Mercoledì, 07 Giugno 2023
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Asteroids are troves of life, contain organic molecules

Asteroids roam the Solar System like full-blown treasure troves that contain the molecules of life, and, above all, protect them from threats that could degrade them, such as cosmic rays, according to an international study which found fundamental building blocks of life, like molecules of the key nucleobase uracil and vitamin B3, in the dust of the asteroid Ryugu captured in 2018 by the Japanese probe Hayabusa 2.

Published in the journal Nature Communications, the study was coordinated by a group from the university of Hokkaido led by Yasuhiro Oba. "It isn’t the first time that organic molecules or other molecules that are fundamental for life, such as amino-acids and DNA or RNA bases, have been found on asteroids, but in this case it has also been shown that these molecules can be preserved, protected from interaction with radiation and solar wind, for millions and millions of years", said Ernesto Palomba, of the Rome-based Astrophysics and Space Planetology Institute (IAPS) of the National Astrophysics Institute (INAF).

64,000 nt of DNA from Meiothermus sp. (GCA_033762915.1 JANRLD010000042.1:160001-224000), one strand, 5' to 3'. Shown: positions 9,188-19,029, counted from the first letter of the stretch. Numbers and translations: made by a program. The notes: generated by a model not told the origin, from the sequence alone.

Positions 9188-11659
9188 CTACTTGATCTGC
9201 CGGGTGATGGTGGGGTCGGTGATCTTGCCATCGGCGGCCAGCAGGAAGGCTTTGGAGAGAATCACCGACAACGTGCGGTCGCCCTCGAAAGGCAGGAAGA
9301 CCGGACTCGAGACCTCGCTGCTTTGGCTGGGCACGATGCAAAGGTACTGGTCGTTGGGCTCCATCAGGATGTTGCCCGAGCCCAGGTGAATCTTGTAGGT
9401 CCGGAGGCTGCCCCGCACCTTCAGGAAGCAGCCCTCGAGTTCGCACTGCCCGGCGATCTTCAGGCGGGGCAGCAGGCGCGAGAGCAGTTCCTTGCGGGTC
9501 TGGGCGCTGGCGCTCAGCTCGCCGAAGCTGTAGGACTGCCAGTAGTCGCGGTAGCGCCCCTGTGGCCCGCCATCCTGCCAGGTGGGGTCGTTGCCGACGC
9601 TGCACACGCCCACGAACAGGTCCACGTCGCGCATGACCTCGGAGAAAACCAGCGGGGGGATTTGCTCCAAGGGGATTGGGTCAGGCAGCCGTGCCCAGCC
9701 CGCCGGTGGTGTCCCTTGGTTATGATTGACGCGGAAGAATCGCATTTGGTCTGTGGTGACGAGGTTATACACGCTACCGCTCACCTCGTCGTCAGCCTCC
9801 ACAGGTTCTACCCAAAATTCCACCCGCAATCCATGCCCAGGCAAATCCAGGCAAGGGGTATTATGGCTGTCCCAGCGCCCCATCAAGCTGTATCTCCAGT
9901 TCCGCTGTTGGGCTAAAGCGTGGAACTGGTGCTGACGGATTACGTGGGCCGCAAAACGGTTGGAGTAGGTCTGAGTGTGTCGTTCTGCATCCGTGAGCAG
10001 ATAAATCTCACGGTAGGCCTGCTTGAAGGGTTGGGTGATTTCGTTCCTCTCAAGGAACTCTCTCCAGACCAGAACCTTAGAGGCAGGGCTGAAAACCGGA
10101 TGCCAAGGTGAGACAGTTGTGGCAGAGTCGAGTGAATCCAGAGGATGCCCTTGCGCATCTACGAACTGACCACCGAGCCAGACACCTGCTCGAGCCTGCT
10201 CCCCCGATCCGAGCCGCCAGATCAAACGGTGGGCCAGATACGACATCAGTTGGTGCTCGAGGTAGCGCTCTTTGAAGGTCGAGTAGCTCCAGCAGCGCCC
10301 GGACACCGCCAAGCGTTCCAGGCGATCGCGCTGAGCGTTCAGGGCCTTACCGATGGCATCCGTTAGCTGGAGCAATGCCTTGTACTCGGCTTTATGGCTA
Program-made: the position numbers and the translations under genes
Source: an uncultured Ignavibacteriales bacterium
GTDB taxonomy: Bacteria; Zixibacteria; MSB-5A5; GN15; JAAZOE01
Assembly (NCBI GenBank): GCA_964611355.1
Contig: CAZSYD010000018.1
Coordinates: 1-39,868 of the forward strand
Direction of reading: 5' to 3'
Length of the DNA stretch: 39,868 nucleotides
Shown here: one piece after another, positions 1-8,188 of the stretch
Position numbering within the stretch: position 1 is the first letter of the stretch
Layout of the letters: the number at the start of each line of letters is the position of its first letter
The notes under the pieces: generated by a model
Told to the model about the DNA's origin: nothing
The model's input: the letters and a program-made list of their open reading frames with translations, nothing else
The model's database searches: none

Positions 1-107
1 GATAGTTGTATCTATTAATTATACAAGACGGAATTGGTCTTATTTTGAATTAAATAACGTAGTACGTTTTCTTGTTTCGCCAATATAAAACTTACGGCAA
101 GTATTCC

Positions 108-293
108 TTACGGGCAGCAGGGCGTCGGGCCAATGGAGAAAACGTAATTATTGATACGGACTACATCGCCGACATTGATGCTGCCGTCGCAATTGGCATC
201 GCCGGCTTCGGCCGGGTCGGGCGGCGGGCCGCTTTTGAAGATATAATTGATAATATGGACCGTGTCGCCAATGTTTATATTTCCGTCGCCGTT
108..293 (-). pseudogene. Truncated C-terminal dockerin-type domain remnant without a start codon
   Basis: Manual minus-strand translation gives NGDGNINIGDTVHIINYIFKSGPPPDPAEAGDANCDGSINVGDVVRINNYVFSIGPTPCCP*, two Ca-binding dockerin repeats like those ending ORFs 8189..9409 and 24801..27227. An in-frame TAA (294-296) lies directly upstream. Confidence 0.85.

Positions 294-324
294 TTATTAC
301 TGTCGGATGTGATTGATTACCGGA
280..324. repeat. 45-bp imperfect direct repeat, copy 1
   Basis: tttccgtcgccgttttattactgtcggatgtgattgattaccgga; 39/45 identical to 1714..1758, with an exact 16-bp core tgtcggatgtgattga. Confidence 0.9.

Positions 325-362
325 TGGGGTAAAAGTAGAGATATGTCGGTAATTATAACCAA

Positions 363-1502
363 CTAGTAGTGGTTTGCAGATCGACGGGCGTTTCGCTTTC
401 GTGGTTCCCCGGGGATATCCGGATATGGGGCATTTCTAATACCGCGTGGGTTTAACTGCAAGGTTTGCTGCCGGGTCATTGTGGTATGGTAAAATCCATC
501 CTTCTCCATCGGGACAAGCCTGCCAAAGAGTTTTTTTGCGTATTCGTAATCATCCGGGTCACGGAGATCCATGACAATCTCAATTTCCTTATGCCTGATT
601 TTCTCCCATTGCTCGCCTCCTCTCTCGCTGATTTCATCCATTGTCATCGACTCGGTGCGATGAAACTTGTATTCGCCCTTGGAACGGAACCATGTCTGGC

Proof that asteroids are real troves of life can be found in samples taken from the Hayabusa 2 probe, which in 2018 reached and took two types of samples from asteroid 162173 Ryugu: one taken from the surface and one from materials located farther down, protected by a few centimeters of detritus. All the samples were encapsulated and sent to Earth


Rappresentazione grafica dell'asteroide Ryugu e delle molecole organiche trovate sotto la sua superficie (fonte: NASA Goddard/JAXA/Dan Gallagher)


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